Help Keep Your Workforce Healthy by Avoiding the Tripledemic

Population Health and Well-Being

Help Keep Your Workforce Healthy by Avoiding the Tripledemic

What Is a Tripledemic and Why Should Employers Be Concerned?

As fall approaches, there is a risk this year that influenza (flu), COVID-19 and respiratory syncytial virus (RSV) will all circulate and peak at the same time (hence the term “tripledemic”) likely causing excess hospitalizations and deaths. If a tripledemic occurs, it will disrupt the healthcare system’s ability, including urgent care facilities and emergency rooms, to handle the patient volume, much like the peaks of the COVID-19 pandemic. If a tripledemic does occur, workplaces may be disrupted, and employers will experience absence, short- or longterm disability and productivity losses.

How Are These Three Viruses Spread, and What Is the Severity of Disease They Cause?

The tripledemic viruses are respiratory and spread by breathing, speaking and coughing. All can cause severe disease and death. During the 2022-2023 peak season, 100,000 to 200,000 people were hospitalized with RSV, 300,000 to 650,000 with the flu, and 700,000 with COVID-19.1 In the United States, COVID-19-related deaths increased by approximately 18% between July 8, 2023, and August 26, 2023 and COVID-19-related hospitalizations increased by about 16% within a similar timeframe.2 In 2022, more than 245,000 people died of COVID-19 or COVID-19-related illness in the U.S., making it the fourth most common cause of death.3 Additionally, “long COVID” has also impacted the workforce, with many individuals reducing hours or leaving the workforce altogether.4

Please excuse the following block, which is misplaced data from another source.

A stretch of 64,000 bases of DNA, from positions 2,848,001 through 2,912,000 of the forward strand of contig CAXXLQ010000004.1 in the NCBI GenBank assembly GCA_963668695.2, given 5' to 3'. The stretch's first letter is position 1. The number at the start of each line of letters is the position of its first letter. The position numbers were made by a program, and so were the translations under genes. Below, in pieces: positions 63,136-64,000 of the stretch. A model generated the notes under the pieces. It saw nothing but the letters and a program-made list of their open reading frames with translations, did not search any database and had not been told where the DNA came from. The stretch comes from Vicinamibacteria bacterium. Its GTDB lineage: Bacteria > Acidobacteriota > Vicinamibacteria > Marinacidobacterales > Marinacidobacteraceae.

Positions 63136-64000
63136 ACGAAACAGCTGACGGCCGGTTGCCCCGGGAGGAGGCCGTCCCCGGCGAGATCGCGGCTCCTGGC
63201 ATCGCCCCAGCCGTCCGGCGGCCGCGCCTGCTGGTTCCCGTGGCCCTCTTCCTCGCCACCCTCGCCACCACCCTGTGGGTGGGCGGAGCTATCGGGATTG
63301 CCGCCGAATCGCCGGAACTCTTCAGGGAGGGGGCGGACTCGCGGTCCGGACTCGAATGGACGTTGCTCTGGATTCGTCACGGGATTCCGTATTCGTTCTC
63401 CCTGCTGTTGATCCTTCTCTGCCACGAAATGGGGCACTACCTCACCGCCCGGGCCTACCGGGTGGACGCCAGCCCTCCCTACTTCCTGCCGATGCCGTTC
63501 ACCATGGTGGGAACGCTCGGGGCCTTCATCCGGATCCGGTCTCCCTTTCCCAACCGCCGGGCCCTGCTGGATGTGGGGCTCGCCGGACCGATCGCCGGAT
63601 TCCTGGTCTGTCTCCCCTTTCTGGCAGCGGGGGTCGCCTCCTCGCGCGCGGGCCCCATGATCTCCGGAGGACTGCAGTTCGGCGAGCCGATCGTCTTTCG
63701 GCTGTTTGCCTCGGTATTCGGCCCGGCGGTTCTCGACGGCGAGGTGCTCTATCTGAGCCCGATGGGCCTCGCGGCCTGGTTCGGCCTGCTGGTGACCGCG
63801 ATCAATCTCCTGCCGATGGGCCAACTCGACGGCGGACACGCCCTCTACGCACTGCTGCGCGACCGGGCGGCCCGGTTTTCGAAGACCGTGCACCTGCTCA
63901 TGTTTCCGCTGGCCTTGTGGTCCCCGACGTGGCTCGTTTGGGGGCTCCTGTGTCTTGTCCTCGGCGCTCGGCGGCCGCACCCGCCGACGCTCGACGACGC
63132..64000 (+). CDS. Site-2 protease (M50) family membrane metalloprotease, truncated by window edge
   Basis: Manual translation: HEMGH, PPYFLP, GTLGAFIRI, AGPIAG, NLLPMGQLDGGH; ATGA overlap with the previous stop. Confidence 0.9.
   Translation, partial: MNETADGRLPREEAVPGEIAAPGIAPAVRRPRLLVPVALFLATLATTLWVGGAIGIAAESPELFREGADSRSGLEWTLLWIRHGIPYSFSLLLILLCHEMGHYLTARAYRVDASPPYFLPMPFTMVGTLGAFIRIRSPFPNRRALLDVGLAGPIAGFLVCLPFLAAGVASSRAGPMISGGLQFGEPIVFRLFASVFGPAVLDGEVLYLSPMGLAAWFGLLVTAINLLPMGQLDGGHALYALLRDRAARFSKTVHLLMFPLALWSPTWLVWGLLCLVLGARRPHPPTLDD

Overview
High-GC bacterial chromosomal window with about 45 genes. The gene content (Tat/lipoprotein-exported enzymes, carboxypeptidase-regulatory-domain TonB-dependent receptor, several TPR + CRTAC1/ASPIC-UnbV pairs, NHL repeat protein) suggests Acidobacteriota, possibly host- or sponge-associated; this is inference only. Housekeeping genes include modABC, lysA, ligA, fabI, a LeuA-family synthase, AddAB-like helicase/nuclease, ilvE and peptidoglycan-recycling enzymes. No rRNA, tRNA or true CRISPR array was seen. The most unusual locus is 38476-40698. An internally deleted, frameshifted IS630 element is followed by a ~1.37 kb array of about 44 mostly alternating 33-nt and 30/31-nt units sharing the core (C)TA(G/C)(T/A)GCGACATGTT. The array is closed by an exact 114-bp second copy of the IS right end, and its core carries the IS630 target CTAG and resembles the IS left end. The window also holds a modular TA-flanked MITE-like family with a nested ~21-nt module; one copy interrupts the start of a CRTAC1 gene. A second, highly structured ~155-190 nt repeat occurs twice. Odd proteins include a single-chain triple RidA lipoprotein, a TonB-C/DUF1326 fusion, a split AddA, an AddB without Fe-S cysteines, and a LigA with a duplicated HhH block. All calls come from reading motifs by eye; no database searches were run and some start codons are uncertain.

How Can Severe Disease and Deaths Be Prevented?

Vaccination is the most effective way to mitigate severe disease and death from tripledemic diseases. This is the first year vaccines are available in early fall for each virus (the RSV vaccine is new this year). The flu and COVID-19 vaccines have been modified to target this year’s prevalent circulating strains. Private insurance companies are mandated to cover the COVID-19 vaccine with no copay. However, insurers are no longer required to pay for “out-of-network” vaccines. This means that individuals may need to get their vaccine at a doctor’s office if their pharmacy is not in-network with their insurance plan.

Louise Short, MD, MSc FACOEM

National Clinical Leader

Rachel Piccolino, MPH

National Senior Population Health and Well-Being Analyst